Writing – part xx064 Writing a Novel, Characters and Pathos, Secrets as Chekov’s Guns

29 February 2020, Writing – part xx064 Writing a Novel, Characters and Pathos, Secrets as Chekov’s Guns

Announcement: Delay, my new novels can be seen on the internet, but my primary publisher has gone out of business—they couldn’t succeed in the past business and publishing environment.  I’ll keep you informed, but I need a new publisher.  More information can be found atwww.ancientlight.com.  Check out my novels–I think you’ll really enjoy them.

Introduction: I wrote the novel Aksinya: Enchantment and the Daemon. This was my 21st novel and through this blog, I gave you the entire novel in installments that included commentary on the writing. In the commentary, in addition to other general information on writing, I explained, how the novel was constructed, the metaphors and symbols in it, the writing techniques and tricks I used, and the way I built the scenes. You can look back through this blog and read the entire novel beginning withhttp://www.pilotlion.blogspot.com/2010/10/new-novel-part-3-girl-and-demon.html.

I’m using this novel as an example of how I produce, market, and eventually (we hope) get a novel published. I’ll keep you informed along the way.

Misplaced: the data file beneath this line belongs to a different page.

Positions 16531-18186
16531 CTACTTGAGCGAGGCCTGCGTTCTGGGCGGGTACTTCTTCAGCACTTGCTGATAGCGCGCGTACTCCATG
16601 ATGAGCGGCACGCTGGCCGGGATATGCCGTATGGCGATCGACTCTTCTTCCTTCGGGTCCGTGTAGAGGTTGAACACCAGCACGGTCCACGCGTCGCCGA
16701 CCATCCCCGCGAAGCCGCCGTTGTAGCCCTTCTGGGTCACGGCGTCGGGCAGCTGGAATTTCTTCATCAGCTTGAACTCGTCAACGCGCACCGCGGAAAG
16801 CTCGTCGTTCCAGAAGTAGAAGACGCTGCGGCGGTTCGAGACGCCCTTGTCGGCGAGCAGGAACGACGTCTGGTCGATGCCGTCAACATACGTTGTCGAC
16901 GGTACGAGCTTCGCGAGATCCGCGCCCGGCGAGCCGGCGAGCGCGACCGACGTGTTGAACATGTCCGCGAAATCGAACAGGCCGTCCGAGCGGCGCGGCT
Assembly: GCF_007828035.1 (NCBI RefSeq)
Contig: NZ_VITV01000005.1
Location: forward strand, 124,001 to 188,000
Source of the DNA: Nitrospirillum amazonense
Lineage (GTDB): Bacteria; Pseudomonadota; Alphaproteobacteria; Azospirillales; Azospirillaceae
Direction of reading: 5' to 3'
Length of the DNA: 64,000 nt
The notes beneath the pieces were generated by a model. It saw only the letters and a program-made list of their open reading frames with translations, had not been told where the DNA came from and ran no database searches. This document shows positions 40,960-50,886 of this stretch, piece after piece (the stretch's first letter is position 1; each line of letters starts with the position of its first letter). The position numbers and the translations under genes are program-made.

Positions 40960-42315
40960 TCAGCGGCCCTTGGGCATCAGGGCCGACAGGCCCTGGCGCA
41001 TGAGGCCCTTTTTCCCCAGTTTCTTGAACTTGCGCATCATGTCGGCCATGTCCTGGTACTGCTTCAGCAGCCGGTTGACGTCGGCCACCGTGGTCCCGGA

Today’s Blog: To see the steps in the publication process, visit my writing website http://www.ldalford.com/ and select “production schedule,” you will be sent to http://www.sisteroflight.com/.

The four plus one basic rules I employ when writing:

  1. Don’t confuse your readers.
  2. Entertain your readers.
  3. Ground your readers in the writing.
  4. Don’t show (or tell) everything.

     4a. Show what can be seen, heard, felt, smelled, and tasted on the stage of the novel.

  1. Immerse yourself in the world of your writing.

These are the steps I use to write a novel including the five discrete parts of a novel:

  1. Design the initial scene
  2. Develop a theme statement (initial setting, protagonist, protagonist’s helper or antagonist, action statement)